I have an attention span problem.
I don’t know if it’s just an unpleasant byproduct of being raised in the Nintendo Generation, or if it falls into the category of full on ADD (my aversion to mind altering medication combined with my admittedly anecdotal perception that it’s over-diagnosed has kept me from asking a doctor about it), but the fact remains that it takes considerable effort for me to concentrate on any one task at a given time. The really strange thing is that it seems born less out of a general lack of focus, but out of an uncannily misplaced sense of guilt. I learned a phrase in Economics class — possibly the only thing I learned there — that describes it fairly well: “opportunity cost”. If you’re not familiar with the term, it essentially boils down to the idea that every time you make a decision, it’s at the expense of an alternative one you could have made instead. Thus, the cost of seeing a movie is the $10, or whatever they’re charging these days, but the opportunity cost is all the other stuff that same money could have bought you or the things you could have done in the 2 hours you’re glued to a seat. By this same measure, even hanging onto your hard earned cash bears an opportunity cost in that you’re missing out on all the neat goods or services you could trade it for.
In my personal life, this same principle leads to frequent bouts of paralyzing indecision. Simple acts like watching a movie, playing a video game, hanging out with friends and, yes, reading a book are hamstrung in advance by my consternation over the chunk of time it’s likely to steal from me, a million other tasks left undone. Paradoxically enough this often leads to me trying to do 2, 3 or even half a dozen things at once, and in the process not really doing any of them at all. I’ll end up watching the same shows, playing the same games, and listening to the same music over and over because if I half do them while doing something else, I won’t really have missed anything.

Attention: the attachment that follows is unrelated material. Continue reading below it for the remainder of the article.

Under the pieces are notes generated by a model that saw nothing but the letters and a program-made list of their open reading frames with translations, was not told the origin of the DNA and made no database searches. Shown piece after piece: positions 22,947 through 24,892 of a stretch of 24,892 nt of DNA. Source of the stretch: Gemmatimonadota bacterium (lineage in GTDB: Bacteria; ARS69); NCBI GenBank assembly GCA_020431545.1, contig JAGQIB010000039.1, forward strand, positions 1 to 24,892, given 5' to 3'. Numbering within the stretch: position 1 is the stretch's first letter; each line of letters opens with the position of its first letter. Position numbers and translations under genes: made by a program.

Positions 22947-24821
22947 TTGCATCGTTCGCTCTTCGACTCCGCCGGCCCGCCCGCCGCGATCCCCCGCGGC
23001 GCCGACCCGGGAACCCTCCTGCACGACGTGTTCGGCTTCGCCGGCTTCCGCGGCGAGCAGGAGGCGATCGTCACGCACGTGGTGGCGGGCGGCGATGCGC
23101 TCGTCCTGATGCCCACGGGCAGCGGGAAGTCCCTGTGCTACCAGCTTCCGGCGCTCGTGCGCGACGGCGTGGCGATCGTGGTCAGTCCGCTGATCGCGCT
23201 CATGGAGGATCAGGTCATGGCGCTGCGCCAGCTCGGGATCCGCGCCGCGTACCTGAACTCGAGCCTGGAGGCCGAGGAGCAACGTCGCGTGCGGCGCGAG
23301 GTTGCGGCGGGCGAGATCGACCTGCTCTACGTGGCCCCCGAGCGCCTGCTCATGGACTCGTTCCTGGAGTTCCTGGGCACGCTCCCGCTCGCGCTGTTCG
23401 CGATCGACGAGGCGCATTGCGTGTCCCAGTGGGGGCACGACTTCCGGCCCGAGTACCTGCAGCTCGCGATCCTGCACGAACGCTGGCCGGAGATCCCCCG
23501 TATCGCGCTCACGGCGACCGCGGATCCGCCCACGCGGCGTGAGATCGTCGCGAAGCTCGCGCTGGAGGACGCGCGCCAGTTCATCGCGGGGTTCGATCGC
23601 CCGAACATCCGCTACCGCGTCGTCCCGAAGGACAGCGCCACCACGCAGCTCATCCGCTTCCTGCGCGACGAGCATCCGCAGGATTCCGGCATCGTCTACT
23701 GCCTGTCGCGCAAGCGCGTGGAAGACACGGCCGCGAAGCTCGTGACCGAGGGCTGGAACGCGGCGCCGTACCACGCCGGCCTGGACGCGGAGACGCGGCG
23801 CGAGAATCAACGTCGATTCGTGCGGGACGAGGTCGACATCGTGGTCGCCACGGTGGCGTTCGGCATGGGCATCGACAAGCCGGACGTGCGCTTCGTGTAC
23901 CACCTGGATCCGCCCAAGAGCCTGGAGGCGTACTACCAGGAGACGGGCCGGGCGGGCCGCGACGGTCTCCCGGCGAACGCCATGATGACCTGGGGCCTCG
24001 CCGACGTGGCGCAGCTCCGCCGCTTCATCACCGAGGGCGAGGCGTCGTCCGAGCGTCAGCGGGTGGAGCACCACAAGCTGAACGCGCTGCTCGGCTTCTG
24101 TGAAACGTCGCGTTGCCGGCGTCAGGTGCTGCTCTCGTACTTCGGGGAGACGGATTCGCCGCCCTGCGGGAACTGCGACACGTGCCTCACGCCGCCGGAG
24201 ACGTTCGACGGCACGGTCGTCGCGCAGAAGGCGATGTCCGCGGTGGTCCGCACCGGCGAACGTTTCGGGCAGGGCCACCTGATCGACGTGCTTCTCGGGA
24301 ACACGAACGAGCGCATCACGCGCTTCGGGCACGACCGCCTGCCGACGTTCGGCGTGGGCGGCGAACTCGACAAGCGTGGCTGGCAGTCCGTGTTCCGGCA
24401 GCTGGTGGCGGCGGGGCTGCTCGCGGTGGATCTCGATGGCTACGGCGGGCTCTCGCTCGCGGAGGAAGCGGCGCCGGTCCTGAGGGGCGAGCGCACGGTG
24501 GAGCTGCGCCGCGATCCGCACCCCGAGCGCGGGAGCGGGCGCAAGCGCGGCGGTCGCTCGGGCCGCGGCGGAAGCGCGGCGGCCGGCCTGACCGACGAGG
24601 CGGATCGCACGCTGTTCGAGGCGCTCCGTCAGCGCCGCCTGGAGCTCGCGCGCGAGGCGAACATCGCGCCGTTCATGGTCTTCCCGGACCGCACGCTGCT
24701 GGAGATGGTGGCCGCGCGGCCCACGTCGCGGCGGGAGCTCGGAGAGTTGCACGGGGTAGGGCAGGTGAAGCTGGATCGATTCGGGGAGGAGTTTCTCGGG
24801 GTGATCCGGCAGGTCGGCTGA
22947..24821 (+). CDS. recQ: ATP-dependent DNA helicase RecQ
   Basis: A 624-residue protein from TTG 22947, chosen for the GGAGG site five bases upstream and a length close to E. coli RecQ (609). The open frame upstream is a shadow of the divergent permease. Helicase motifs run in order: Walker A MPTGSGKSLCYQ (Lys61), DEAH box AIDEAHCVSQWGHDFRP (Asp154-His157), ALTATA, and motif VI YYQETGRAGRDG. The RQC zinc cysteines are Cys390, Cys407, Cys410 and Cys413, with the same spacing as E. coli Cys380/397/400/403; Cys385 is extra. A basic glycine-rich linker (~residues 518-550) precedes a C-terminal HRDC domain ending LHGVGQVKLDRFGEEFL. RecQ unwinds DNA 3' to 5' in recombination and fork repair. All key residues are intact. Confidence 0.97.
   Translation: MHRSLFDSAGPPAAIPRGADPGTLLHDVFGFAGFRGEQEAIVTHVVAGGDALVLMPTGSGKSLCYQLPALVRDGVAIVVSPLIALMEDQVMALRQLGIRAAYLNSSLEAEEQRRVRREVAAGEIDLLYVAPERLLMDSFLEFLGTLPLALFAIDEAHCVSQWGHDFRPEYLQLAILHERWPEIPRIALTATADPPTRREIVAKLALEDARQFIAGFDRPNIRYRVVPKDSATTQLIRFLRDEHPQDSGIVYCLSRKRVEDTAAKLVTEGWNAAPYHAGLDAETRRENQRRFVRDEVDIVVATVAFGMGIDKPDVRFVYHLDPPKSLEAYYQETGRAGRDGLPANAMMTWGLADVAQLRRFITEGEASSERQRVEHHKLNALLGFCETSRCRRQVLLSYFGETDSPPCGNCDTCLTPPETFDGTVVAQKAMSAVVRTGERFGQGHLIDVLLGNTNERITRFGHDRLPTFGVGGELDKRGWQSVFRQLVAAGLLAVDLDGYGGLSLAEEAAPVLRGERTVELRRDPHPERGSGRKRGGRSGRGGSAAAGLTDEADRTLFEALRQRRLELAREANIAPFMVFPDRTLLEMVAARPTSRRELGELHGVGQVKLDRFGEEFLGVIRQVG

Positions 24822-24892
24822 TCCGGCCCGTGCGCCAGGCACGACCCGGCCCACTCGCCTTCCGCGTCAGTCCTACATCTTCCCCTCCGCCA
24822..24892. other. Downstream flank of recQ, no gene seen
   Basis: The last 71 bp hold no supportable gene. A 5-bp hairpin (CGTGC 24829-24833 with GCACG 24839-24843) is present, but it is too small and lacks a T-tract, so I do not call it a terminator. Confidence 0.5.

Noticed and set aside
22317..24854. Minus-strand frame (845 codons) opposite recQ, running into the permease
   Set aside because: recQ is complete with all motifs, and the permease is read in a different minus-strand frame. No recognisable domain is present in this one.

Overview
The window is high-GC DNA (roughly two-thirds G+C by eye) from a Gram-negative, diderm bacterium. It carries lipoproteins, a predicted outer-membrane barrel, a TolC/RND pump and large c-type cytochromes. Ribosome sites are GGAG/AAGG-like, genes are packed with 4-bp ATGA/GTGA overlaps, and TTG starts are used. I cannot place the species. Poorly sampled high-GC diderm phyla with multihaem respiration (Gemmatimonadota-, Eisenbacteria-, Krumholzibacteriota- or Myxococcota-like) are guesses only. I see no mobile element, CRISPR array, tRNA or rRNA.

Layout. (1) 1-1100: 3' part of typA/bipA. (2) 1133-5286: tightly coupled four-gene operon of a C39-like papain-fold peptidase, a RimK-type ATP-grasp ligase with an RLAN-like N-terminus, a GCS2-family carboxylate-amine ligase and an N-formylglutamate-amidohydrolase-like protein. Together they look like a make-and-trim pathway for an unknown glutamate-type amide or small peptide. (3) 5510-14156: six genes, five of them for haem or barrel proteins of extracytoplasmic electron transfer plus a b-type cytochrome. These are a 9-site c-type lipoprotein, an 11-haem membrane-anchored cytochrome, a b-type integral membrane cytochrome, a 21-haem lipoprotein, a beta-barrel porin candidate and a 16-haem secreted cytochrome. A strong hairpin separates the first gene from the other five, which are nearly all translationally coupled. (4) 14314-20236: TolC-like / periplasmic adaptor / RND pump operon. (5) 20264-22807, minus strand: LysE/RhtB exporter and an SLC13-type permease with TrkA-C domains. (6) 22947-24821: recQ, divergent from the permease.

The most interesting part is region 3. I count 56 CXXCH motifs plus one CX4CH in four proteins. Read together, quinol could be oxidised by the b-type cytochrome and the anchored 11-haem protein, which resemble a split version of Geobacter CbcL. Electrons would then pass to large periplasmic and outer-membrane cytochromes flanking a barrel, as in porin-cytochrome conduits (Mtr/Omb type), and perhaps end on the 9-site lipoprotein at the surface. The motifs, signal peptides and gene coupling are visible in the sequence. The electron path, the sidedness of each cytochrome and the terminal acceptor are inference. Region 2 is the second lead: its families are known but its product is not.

It’s insane, I know! I’m so worried about not being able to do everything that I end up doing nothing. I understand that this self-defeating compulsion is not uncommon, and over time I like to think I’ve gotten better at combating it, if only by being aware of it. I go out with friends and co-workers more. I watch more movies, finish more video games, and listen to more albums. I’m reading more too, but that’s easily been the most uphill battle of them all. Part of it is the simple fact that I read at a downright glacial pace. Another part is that I have a hard time reading in motion. I don’t get carsick or anything, I just have an even harder time than normal concentrating in a moving vehicle, or when there’s an abundance of ambient noise. That rules out reading on my commute, during a flight, or even while sitting in a waiting room. Finally, and this may be the biggie, reading is the one activity that really cuts you off from all five of your senses; words are highly abstract representations of ideas, after all, so you can’t even really count “sight”. It’s just you and the images you create in your head, and I think more than anything it makes me fear I don’t have much of an imagination.
Like I said, I’ve made progress, but still find myself frustrated when I just can’t seem to get into a reading groove on a regular basis. My mind will wander and I’ll find that I’ve read a dozen pages without actually comprehending a word. At that point I’ll close the book (or more recently, turn off my Nook) in frustration and move on to something else. Every time this happened, I would halfheartedly turn my thoughts to audiobooks, and then quickly reject the idea.
There’s no real rational reason for my ambivalence. I guess it always felt like cheating. The snooty, high-brow, wannabe-intellectual in me would turn his nose up as soon as the thought entered my head. He’d think to himself, “that’s how the illiterate masses consume their Dean Koontz or Stephanie Meyer drivel when they’re too lazy to actually READ about shimmering emo vampires.” I’ve never even read either author’s books, they’re just what I imagine a good snob is supposed to judge someone for reading. And so it went.